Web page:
The Works of Charles and Mary Lamb — Volume 6 eBook

This eBook from the Gutenberg Project consists of approximately 705 pages of information about The Works of Charles and Mary Lamb — Volume 6.
not immediately to be recognised, garters, hose, waistcoat, neckerchief, arranged in dreadful order and proportion, which I knew was not mine own.  ’Tis the common symptom, on awaking, I judge my last night’s condition from.  A tolerable scattering on the floor I hail as being too probably my own, and if the candlestick be not removed, I assoil myself.  But this finical arrangement, this finding everything in the morning in exact diametrical rectitude, torments me.  By whom was I divested?  Burning blushes! not by the fair hands of nymphs, the Buffam Graces?  Remote whispers suggested that I coached it home in triumph—­far be that from working pride in me, for I was unconscious of the locomotion; that a young Mentor accompanied a reprobate old Telemachus; that, the Trojan like, he bore his charge upon his shoulders, while the wretched incubus, in glimmering sense, hiccuped drunken snatches of flying on the bats’ wings after sunset.  An aged servitor was also hinted at, to make disgrace more complete:  one, to whom my ignominy may offer further occasions of revolt (to which he was before too fondly inclining) from the true faith; for, at a sight of my helplessness, what more was needed to drive him to the advocacy of independency?  Occasion led me through Great Russell Street yesterday.  I gazed at the great knocker.  My feeble hands in vain essayed to lift it.  I dreaded that Argus Portitor, who doubtless lanterned me out on that prodigious night.  I called the Elginian marbles.  They were cold to my suit.  I shall never again, I said, on the wide gates unfolding, say without fear of thrusting back, in a light but a peremptory air, “I am going to Mr. Cary’s.”  I passed by the walls of Balclutha.  I had imaged to myself a zodiac of third Wednesdays irradiating by glimpses the Edmonton dulness.  I dreamed of Highmore!  I am de-vited to come on Wednesdays.  Villanous old age that, with second childhood, brings linked hand in hand her inseparable twin, new inexperience, which knows not effects of liquor.  Where I was to have sate for a sober, middle-aged-and-a-half gentleman, literary too, the neat-fingered artist can educe no notions but of a dissolute Silenus, lecturing natural philosophy to a jeering Chromius or a Mnasilus.  Pudet.  From the context gather the lost name of ——.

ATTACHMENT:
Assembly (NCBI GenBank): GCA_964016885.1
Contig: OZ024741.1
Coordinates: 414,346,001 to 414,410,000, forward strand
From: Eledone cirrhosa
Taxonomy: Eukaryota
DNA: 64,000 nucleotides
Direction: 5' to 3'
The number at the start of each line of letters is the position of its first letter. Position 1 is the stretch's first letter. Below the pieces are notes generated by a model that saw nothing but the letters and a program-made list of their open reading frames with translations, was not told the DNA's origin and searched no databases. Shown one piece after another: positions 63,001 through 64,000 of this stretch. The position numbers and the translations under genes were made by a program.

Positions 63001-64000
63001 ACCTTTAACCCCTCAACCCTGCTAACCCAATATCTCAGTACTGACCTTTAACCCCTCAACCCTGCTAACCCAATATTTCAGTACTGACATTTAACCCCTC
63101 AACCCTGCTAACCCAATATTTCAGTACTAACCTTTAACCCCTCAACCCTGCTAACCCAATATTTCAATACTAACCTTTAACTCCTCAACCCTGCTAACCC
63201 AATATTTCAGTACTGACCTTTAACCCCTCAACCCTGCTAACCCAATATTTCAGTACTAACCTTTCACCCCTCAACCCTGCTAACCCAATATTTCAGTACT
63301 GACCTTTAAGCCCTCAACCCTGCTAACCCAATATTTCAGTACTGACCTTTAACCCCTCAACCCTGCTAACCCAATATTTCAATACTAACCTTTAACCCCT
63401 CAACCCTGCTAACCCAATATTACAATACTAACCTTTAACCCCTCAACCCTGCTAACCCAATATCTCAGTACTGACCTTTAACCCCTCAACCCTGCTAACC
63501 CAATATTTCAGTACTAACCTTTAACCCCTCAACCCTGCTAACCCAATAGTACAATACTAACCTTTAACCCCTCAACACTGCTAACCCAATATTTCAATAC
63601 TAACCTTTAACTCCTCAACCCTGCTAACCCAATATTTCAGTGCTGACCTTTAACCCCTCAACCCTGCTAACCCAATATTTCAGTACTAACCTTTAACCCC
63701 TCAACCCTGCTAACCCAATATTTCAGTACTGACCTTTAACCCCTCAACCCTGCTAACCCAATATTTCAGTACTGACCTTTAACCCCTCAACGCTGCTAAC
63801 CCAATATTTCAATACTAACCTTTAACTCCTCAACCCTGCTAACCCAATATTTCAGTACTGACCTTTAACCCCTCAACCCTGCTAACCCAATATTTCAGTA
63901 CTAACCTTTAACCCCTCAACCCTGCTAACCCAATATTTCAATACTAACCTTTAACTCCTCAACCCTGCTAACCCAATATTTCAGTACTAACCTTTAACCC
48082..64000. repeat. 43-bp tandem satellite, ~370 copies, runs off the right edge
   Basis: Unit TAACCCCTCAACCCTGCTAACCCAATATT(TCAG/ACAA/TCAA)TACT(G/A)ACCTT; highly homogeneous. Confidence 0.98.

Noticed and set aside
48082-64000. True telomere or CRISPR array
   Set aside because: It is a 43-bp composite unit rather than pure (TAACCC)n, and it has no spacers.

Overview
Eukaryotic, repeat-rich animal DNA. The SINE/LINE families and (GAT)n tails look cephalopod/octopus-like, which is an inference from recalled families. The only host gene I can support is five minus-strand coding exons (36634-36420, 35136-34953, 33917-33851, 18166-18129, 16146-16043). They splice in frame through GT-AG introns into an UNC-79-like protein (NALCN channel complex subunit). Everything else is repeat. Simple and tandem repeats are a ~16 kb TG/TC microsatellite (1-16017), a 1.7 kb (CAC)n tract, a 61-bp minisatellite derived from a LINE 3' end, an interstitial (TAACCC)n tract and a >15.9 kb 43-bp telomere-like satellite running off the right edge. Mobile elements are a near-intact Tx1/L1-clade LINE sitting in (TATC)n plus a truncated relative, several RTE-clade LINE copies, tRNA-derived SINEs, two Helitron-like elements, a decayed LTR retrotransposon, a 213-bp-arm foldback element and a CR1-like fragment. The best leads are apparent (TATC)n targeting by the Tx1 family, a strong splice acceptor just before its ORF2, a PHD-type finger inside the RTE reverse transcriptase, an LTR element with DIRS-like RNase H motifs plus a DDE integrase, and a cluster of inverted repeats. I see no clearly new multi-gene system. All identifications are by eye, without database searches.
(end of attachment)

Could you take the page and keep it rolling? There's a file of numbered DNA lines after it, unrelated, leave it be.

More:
["The Buffam Graces.”  Lamb’s landladies at Southampton Buildings.

“I passed by the walls of Balclutha.”  From Ossian.  Lamb uses this quotation in his Elia essay on the South-Sea House.

“Highmore.”  I cannot explain this reference.

Not long before Mrs. Procter’s death a letter from Charles Lamb to Mrs. Basil Montagu was sold, in which Lamb apologised for having become intoxicated while visiting her the night before.  Some one mentioned the letter in Mrs. Procter’s presence.  “Ah,” she said, “but they haven’t seen the second letter, which I have upstairs, written next day, in which he said that my mother might ask him again with safety as he never got drunk twice in the same house.”  Unhappily, a large number of Lamb’s and other letters were burned by Mrs. Procter.]

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The Works of Charles and Mary Lamb — Volume 6 from Project Gutenberg. Public domain.
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